It’s the kind of day when you know you won’t accomplish much except going from point A to point B and hopefully make it to your destination, which is admittedly a goal in itself.
Maybe you’ll get to catch up with emails and work if the airport has free Wi-Fi. Maybe you’ll get to catch up on sleep in the plane.
Maybe everything will go as planned.
I mean, things rarely go exactly as planned but chances are, you’ll be just fine.
We checked out at noon and stored the backpacks at the hotel. Mark and Feng went to see a movie while I was exploring the neighbourhood.
São Paulo was back to business and it was strange to see so many people in their office attire. Brazilians take their lunch break seriously. Between noon and 2 p.m., the top activity on Avenida Paulista and around was eating.
We met at the hotel at 3 p.m. and took a taxi to one of São Paulo’s four (!) airports, Congonhas. I’m still not quite sure how to pronounce “Congonhas,” it just doesn’t sound like it should—but hey, that’s the story of my life with Portuguese.
“Not, not the international airport,” I explained to the taxi driver. “Congonhas… Con-gon-nee-a…? Smaller airport? Domestic flight?”
Score. We ended up at the right airport.
Congonhas must have been fancy and impressive at one point in 1936 when it first opened, but now it’s chaotic, packed and stuffy. The central hall, supposedly one of the most outstanding examples of modern architecture in São Paulo, was only impressive because it had a giant Santa Claus and an annoying floor piano kids kept on running on—imagine one of these music and sound toys grandparents love offering babies but louder, echoing in the airport.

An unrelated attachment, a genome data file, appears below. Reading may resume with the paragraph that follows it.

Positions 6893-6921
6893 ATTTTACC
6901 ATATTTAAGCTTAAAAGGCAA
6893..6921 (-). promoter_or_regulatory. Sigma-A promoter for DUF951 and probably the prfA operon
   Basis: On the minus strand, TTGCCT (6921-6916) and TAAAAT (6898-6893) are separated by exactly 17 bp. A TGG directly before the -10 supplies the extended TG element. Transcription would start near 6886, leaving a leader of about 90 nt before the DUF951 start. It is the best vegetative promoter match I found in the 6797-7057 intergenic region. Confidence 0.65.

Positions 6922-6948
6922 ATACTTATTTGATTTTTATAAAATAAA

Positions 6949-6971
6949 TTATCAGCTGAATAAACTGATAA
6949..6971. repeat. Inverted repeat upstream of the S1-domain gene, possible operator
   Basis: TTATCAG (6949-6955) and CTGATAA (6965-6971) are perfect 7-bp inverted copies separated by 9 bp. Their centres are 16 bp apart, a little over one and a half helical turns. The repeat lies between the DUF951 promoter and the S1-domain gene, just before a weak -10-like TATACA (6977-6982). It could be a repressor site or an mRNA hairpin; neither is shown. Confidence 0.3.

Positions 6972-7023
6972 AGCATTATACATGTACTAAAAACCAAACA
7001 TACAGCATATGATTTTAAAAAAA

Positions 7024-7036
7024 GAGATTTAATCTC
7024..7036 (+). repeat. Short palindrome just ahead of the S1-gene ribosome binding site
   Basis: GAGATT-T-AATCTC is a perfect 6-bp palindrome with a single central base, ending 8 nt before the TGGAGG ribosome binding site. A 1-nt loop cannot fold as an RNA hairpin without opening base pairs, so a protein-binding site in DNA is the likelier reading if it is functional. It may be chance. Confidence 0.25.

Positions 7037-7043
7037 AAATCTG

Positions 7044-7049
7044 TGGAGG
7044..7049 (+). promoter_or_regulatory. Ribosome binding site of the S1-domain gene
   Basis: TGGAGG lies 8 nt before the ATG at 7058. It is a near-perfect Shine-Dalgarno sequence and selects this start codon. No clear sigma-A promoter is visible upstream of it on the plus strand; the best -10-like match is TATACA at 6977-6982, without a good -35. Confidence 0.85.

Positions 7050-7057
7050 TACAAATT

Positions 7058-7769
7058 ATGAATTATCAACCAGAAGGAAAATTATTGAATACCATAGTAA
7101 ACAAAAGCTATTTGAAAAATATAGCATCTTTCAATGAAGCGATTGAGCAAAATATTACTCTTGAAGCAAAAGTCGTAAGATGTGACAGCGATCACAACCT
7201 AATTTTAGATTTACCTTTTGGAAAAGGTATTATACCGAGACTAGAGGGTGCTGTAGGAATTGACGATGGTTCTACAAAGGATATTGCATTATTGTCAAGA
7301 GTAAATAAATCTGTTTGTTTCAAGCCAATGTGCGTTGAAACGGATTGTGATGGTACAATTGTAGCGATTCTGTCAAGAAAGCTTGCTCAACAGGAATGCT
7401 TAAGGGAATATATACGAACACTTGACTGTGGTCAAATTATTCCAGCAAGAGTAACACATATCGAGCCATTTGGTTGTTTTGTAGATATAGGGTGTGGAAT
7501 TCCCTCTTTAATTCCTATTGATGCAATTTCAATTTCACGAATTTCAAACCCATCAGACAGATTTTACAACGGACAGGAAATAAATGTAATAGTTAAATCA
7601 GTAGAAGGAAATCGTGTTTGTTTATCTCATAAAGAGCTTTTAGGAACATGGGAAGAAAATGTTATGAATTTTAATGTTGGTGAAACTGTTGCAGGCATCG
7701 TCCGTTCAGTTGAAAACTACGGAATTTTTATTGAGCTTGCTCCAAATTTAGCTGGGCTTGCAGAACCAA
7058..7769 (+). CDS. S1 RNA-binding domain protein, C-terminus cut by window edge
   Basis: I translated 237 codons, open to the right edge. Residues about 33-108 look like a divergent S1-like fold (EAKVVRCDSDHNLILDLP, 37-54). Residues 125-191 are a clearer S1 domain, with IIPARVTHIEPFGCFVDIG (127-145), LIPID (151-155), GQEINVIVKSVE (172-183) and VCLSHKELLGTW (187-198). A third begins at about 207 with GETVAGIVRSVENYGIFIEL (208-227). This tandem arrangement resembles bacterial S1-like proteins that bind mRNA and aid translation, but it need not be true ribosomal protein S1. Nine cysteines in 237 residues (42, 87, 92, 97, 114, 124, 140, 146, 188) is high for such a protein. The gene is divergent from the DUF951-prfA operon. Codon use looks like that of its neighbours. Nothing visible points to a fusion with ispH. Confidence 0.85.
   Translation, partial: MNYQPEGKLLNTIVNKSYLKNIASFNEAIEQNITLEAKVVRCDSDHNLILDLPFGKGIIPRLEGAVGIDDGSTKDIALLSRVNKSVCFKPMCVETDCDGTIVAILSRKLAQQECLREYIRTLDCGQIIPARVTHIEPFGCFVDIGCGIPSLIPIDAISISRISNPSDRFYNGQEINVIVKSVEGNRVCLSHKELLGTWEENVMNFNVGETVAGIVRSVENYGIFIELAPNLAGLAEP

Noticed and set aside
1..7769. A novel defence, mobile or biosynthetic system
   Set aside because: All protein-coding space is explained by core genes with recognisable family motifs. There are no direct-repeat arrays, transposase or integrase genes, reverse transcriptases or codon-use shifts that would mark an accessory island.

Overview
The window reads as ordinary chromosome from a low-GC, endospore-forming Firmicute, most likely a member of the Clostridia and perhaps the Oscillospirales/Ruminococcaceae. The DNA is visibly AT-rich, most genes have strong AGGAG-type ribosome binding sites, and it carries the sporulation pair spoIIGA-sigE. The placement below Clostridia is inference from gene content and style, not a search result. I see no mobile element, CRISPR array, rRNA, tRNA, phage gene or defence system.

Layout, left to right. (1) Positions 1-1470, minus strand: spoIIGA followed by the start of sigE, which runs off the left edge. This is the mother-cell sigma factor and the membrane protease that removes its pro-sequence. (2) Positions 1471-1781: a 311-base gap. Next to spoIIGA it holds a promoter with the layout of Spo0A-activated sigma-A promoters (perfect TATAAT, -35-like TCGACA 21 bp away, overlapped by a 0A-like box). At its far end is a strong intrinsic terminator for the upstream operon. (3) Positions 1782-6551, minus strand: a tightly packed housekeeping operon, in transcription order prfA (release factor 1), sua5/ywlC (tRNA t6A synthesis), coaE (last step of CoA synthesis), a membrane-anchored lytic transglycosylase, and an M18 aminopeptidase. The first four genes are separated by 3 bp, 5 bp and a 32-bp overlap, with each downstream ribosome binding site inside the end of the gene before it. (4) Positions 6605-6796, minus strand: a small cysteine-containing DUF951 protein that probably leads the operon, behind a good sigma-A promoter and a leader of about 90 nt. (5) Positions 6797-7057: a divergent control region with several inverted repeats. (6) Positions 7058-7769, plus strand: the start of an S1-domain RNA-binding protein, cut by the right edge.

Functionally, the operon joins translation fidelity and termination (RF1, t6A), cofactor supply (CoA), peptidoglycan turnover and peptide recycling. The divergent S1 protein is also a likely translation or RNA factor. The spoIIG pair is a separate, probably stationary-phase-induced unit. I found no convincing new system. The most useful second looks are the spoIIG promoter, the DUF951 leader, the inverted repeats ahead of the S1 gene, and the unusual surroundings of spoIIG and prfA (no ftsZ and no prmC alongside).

For some reason, all the gates were at the lower level—who gets to depart from the upper level?—and passengers had to board buses to get to their respective plane, so it felt like a cross between being in a busy bus station and being in an airport.
The bus circled around the tarmac several times, as if the driver wasn’t quite sure which one of the many orange GOL aircraft he was supposed to drop us off at.
Things got even more confusing once on board.
“Look, I know I don’t have a pilot licence, but I think if I ever have to take off, I’ll pick a long and straight runway,” I muttered as the plane was taxiing all over the place, stopping in front of what seemed to be a curve.
“Gee, are we going to fly or are we taking the land route?”
We took off late (apparently, Congonhas is very congested), landed late and waited for the bags for a while since there was only one carrousel for all the flights coming from Rio and São Paulo in Florianópolis’ airport.
At 8:30 p.m., I started to freak out. We needed food, everything was going to be closed!
Check in was slow at the Hotel ZIP, our plan B hotel since we couldn’t find anything cheaper. It took us exactly five minutes to figure out which kind of hotel it was—the “let’s crash here for the night and leave,” with a “suicide shower,” bare room, thin sheet and very thin walls.
Inexplicably, we ended up with a five-bed room and Feng was entered as “Argentinian” in the computer system.
Also, free coffee at the reception, which I really needed by then.
And it turned out the supermarket was still open when we finally got there at 9:30 p.m.
A lucky travel day, then.